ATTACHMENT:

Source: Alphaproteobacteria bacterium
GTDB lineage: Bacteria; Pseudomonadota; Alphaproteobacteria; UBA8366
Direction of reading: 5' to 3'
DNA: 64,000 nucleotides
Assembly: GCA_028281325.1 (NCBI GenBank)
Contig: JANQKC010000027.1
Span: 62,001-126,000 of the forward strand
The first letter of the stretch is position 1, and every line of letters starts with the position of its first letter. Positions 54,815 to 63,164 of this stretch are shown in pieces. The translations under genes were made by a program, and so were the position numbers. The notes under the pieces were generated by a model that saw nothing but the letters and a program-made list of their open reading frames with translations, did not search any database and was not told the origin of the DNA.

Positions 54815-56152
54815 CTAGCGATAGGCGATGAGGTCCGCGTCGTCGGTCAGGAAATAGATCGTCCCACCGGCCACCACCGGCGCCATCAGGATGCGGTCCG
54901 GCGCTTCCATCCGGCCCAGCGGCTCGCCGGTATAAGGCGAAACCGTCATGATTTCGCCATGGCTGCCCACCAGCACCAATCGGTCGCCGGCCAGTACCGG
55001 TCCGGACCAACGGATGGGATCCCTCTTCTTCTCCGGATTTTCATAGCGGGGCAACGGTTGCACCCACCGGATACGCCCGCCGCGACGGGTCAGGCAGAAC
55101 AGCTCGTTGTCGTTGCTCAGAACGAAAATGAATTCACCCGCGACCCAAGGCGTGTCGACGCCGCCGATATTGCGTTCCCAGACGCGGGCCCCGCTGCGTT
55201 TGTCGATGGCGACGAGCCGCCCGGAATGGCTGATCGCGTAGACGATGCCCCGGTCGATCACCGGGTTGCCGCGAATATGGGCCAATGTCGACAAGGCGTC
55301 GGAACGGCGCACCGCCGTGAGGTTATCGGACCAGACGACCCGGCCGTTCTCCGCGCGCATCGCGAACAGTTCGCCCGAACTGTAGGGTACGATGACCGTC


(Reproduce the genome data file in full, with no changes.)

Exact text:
Source: Alphaproteobacteria bacterium
GTDB lineage: Bacteria; Pseudomonadota; Alphaproteobacteria; UBA8366
Direction of reading: 5' to 3'
DNA: 64,000 nucleotides
Assembly: GCA_028281325.1 (NCBI GenBank)
Contig: JANQKC010000027.1
Span: 62,001-126,000 of the forward strand
The first letter of the stretch is position 1, and every line of letters starts with the position of its first letter. Positions 54,815 to 63,164 of this stretch are shown in pieces. The translations under genes were made by a program, and so were the position numbers. The notes under the pieces were generated by a model that saw nothing but the letters and a program-made list of their open reading frames with translations, did not search any database and was not told the origin of the DNA.

Positions 54815-56152
54815 CTAGCGATAGGCGATGAGGTCCGCGTCGTCGGTCAGGAAATAGATCGTCCCACCGGCCACCACCGGCGCCATCAGGATGCGGTCCG
54901 GCGCTTCCATCCGGCCCAGCGGCTCGCCGGTATAAGGCGAAACCGTCATGATTTCGCCATGGCTGCCCACCAGCACCAATCGGTCGCCGGCCAGTACCGG
55001 TCCGGACCAACGGATGGGATCCCTCTTCTTCTCCGGATTTTCATAGCGGGGCAACGGTTGCACCCACCGGATACGCCCGCCGCGACGGGTCAGGCAGAAC
55101 AGCTCGTTGTCGTTGCTCAGAACGAAAATGAATTCACCCGCGACCCAAGGCGTGTCGACGCCGCCGATATTGCGTTCCCAGACGCGGGCCCCGCTGCGTT
55201 TGTCGATGGCGACGAGCCGCCCGGAATGGCTGATCGCGTAGACGATGCCCCGGTCGATCACCGGGTTGCCGCGAATATGGGCCAATGTCGACAAGGCGTC
55301 GGAACGGCGCACCGCCGTGAGGTTATCGGACCAGACGACCCGGCCGTTCTCCGCGCGCATCGCGAACAGTTCGCCCGAACTGTAGGGTACGATGACCGTC